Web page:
Then came Windows 7 / Windows Server 2008 R2. They re-branded Vista and made the UAC feature a little less annoying. People hated Vista so much, they ran into Windows 7's arms full-speed not noticing it was basically a re-branding effort. People still love Windows 7. There are a lot of Windows 7 hold-outs buying Extended Security Updates (ESU's)- talk to us if you need them- running Windows 7 safely is still a reality in 2021. After Windows 7 came Windows 8 (naturally) and it's server-side cousin Windows Server 2012. Windows 8 was another disaster for Microsoft- and for good reason. They took the start menu away and introduced a flat, tiled square style of apps (called Metro apps). Colorful, 3-D curved windows became lifeless, drab boxes. Windows 8 became another OS MS wanted to drop down the memory hole. It was so bad they had to release a Windows 8.1 (first time since Windows 3.1) just to bring the start menu back.


      Then, in 2015 they released Windows 9. What? They didn't? Why wouldn't they? That's how bad Windows 8 was, folks. They had to skip a version number for marketing reasons. They needed more distance from the monstrosity that was Windows 8. So like I was saying, in 2015 they released Windows 10 and Windows Server 2016. Was it very different from Windows 8? Did they change much under the hood? No. They just gave it a new paint job and skipped a version number. But even the paint job was a meagre effort. Truthfully, Windows 10 was really Windows 8.2. Yes, there were some under-the-hood changes that were begun at that time. The control panel began slowly to be replaced with the Settings app. More apps got metro-ized. But marketing can overcome all problems, seemingly.

      Back to the present
      - the Windows 11 roll out began about two weeks ago. I've recently began to use it as my daily driver. My first impressions are surprisingly positive. As someone who uses MacOS regularly along with Linux and Windows, the similarities I alluded to are glaringly obvious, but at the same time a big improvement. What I think they've got here is a Microsoft OS people can live with again, not unlike Windows XP and Windows 7 were. It looks nice on today's modern monitors with more thought and attention given to high-DPI display scenarios. Application windows are curved once again. They finally killed tiles (good riddance!). And they also fixed two of my main criticisms of the Windows 10 Settings metro app- (1) it finally feels as if it's feature complete- I don't have to go to the control panel much anymore; and (2) it's not that terribly ugly anymore. In short, beautiful is back.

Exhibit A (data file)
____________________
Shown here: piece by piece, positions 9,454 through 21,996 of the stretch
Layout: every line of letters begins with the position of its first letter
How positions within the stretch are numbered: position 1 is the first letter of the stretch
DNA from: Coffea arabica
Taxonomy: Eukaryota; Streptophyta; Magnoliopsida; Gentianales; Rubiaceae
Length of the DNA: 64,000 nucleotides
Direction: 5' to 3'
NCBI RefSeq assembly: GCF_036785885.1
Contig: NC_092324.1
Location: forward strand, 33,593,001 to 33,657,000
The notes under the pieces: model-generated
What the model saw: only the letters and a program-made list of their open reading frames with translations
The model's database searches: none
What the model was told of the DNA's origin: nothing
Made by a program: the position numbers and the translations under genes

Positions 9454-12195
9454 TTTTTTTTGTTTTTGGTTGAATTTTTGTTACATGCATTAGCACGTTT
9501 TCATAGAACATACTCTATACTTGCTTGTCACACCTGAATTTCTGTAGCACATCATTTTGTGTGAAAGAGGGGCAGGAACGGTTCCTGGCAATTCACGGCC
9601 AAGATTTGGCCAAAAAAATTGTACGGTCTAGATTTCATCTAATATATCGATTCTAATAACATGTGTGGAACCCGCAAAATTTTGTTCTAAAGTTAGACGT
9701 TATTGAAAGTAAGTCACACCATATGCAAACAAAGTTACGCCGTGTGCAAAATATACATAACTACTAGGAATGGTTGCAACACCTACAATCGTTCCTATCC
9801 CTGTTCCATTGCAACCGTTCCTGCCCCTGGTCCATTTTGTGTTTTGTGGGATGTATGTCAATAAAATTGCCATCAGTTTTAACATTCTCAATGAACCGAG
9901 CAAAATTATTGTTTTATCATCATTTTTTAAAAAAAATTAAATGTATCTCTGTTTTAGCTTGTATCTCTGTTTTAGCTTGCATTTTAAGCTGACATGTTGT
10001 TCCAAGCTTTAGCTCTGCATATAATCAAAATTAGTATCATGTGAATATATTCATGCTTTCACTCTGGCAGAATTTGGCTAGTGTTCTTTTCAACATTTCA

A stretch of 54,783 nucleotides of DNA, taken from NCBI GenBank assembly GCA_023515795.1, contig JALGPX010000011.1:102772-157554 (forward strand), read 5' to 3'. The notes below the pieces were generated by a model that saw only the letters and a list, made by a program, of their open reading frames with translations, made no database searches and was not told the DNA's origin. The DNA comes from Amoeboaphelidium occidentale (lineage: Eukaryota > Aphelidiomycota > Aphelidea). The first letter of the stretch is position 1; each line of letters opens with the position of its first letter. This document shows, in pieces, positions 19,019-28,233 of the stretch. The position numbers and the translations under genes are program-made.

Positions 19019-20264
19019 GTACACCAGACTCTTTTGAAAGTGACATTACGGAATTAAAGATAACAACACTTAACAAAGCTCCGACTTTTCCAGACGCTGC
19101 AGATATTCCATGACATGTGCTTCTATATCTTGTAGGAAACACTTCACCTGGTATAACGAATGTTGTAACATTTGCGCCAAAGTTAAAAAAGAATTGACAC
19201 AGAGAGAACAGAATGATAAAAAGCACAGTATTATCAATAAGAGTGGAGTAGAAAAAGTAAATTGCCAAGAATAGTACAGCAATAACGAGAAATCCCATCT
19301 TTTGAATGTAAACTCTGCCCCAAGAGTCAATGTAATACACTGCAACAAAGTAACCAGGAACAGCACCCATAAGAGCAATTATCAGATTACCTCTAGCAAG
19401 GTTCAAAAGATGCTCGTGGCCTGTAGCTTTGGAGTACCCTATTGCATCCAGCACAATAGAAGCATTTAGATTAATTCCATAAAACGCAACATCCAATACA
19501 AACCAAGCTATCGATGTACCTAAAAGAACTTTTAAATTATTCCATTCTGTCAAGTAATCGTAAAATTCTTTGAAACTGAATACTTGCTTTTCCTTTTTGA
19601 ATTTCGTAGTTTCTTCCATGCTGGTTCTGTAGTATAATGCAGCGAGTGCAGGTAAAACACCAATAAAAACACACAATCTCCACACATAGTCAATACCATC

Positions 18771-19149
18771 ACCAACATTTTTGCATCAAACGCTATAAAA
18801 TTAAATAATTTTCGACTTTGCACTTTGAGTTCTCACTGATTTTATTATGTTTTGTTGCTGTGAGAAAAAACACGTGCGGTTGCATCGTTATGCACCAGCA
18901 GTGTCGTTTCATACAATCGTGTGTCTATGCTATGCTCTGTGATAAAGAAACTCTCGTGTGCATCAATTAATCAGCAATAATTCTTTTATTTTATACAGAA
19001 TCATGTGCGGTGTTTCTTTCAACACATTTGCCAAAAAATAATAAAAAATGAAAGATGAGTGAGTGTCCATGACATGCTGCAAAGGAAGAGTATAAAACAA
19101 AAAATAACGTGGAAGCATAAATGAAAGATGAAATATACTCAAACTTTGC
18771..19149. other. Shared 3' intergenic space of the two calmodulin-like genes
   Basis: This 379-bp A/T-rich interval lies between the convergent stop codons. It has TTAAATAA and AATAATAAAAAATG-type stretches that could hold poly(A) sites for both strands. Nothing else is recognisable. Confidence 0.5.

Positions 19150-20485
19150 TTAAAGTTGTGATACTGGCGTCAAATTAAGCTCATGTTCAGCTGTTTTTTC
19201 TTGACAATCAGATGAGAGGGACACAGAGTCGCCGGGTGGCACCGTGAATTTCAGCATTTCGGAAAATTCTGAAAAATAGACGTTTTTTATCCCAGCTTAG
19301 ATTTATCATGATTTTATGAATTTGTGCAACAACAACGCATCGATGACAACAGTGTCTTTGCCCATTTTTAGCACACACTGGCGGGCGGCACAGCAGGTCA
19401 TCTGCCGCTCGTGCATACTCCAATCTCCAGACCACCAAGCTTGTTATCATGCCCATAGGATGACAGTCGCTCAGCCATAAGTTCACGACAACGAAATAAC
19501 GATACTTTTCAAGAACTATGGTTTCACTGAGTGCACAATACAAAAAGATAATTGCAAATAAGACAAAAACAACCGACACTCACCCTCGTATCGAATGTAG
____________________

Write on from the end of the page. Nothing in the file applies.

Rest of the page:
Image:Windows 11 First Impressions- and a Brief History of Microsoft OS’s

      Microsoft has finally killed the Snipping Tool, as they have threatened to for a few years. They did it by renaming the new metro-ized Snip & Sketch to... Snipping Tool! If you want the old one back, after the upgrade, you can copy the old files, SnippingTool.exe and SnippingTool.exe.mui from their Windows.old folder back to where they used to be, but please don't do this unless you know what you're doing, nor without a backup. Other than that, the entire user interface has been greatly improved. Right-click context menus, folder icons, application icons, the taskbar, the start menu, widgets, the aforementioned Settings app- they're all vastly improved in look & feel (including shadowing and transparency) and responsiveness.

      Microsoft Windows- for businesses it's often a "can't live with it, can't live without it" situation. But in this case, they've walked back many of the bad design decisions of the past, bringing back a comfortable user experience. If your business is ready for a desktop refresh, this could be a great time for that because additionally- from a